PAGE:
plication of lead arsenate spray at the rate of from 1,000 to 1,200
droplets per square inch of surface. No plant injury resulted from
such applications. The efficiency of this equipment in delivering
spray when low growth is being treated is shown in the following

Number of men Pounds of Acres sprayed
Method of application to operate pressure per 8-hour day

Knapsack sprayer 1 50 1/8 to 1/4

Wheelbarrow sprayer 2 150 2/3 to 1-2
(hand operated)

Portable pressure equipment 2 50 6
(fig. 1)

To prevent clogging of the small aperture in the nozzle, any
trash or exceptionally coarse materials in the mixture should be
removed. This was accomplished by straining concentrates of lead
arsenate, calcium arsenate, or cryolite through a 60-mesh screen,
and concentrates of derris powder through a 40-mesh screen. The
lighter oils can be atomized successfully, but heavy oils must be
thinned (as with acetone) or applied as emulsions. Ordinary spray
mixtures can also be applied with this equipment.

The use of special equipment, such as described above, makes
possible the application of concentrated sprays, which have several
important advantages over ordinary sprays. A given volume of spray
material will cover a much greater leaf area or acreage because
much less water is used and because a larger proportion is actually
deposited on the plants. Because the quantity of liquid applied
per unit of leaf surface is small, there is no loss by run-off,
such as occurs with ordinary sprays. Less pumping and pressure and
less liquid and labor per acre are required. Time is saved in re-
filling the sprayer, and more rapid coverage of an area can there-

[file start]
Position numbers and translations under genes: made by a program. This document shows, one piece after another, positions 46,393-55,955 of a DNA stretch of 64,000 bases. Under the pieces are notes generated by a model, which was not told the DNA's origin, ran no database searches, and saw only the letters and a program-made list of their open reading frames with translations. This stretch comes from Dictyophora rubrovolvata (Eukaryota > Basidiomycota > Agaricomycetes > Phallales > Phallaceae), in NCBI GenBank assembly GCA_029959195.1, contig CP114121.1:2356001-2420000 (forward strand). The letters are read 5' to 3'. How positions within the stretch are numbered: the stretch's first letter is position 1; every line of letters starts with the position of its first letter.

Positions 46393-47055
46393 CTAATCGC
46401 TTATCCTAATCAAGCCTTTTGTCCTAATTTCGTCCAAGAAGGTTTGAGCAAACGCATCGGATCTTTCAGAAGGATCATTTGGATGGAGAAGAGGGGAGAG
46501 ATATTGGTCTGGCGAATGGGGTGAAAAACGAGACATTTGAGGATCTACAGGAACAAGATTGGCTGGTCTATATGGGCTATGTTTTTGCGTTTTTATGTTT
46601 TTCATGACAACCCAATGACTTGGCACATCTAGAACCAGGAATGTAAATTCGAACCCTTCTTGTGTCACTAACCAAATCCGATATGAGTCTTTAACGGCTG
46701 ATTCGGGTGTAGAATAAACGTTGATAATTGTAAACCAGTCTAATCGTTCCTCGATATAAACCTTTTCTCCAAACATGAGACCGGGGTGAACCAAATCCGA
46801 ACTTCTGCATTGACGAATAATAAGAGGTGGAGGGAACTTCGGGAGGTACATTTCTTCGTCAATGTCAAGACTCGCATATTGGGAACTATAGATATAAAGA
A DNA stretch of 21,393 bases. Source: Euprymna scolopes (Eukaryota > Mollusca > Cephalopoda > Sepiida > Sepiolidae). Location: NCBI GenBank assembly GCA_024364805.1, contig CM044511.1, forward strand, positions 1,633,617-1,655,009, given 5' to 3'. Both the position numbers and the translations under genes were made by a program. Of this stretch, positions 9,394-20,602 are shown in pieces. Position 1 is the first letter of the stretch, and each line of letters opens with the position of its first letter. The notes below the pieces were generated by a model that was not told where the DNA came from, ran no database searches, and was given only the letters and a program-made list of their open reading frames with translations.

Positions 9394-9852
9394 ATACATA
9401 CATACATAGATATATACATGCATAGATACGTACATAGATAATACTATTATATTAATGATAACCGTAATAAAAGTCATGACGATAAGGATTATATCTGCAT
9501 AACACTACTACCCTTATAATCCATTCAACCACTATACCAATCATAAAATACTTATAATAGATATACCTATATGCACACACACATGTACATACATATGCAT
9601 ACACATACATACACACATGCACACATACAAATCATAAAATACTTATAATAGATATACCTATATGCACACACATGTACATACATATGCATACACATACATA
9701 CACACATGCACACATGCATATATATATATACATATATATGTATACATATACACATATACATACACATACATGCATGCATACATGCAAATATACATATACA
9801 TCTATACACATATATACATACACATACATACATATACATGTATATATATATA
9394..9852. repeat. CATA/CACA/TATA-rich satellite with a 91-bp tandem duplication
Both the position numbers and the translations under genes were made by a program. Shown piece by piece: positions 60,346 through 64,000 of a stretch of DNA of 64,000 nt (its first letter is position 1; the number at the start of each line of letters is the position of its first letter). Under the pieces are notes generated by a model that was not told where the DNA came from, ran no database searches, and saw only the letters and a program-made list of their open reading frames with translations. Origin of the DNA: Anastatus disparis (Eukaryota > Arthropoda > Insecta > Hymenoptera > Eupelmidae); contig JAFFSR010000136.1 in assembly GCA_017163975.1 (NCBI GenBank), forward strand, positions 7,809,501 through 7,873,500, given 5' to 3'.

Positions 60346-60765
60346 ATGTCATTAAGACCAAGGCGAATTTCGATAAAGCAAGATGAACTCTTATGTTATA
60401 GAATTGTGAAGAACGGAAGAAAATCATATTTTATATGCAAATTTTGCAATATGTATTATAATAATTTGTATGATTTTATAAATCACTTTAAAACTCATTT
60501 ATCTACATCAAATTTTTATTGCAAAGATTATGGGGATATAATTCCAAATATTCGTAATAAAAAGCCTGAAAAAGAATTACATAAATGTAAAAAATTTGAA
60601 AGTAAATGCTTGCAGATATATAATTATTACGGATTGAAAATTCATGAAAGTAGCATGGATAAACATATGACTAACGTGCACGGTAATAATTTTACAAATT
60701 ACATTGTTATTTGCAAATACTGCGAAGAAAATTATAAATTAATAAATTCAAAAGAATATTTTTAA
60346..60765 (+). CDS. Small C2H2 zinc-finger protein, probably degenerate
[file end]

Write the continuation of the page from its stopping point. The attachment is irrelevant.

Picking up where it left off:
fore be obtained.

The method described has even greater advantages over dust-
ing. The initial deposit ranged from 2.3 to 7 times as great as for
dusting. After exposure to rain the adherence was much better than
in the case of dusts. None of the concentrated spray is blown off
the foliage, whereas air movement will remove a considerable por-
tion of the initial dust deposit. Winds of velocity up to 12 miles
per hour do not interfere with the application of concentrates, and
therefore spraying may be done during a larger proportion of the
available time.


Figure 1.--Wheelbarrow assembly of equipment for atomization
of sprays, showing wheelbarrow chassis, gasoline engine,
compressor, air tank, and material container.

"-. \

Digitized by the Internet Archive
in 2012 with funding from
University of Florida, George A. Smathers Libraries with support from LYRASIS and the Sloan Foundation


Figure 2.--Paint-gun nozzle.

Figure 3.--Nozzle attached to extension
rod, showing method of operation.


3 1262 08537 0830

Full Text
xml version 1.0 encoding UTF-8
REPORT xmlns http:www.fcla.edudlsmddaitss xmlns:xsi http:www.w3.org2001XMLSchema-instance xsi:schemaLocation http:www.fcla.edudlsmddaitssdaitssReport.xsd
INGEST IEID ELV98JEBP_K1L9RX INGEST_TIME 2014-04-21T23:03:09Z PACKAGE AA00017465_00001

xml version 1.0 encoding UTF-8
REPORT xmlns http:www.fcla.edudlsmddaitss xmlns:xsi http:www.w3.org2001XMLSchema-instance xsi:schemaLocation http:www.fcla.edudlsmddaitssdaitssReport.xsd
INGEST IEID EW3VCS413_1P7VUQ INGEST_TIME 2014-04-25T02:16:23Z PACKAGE AA00017465_00001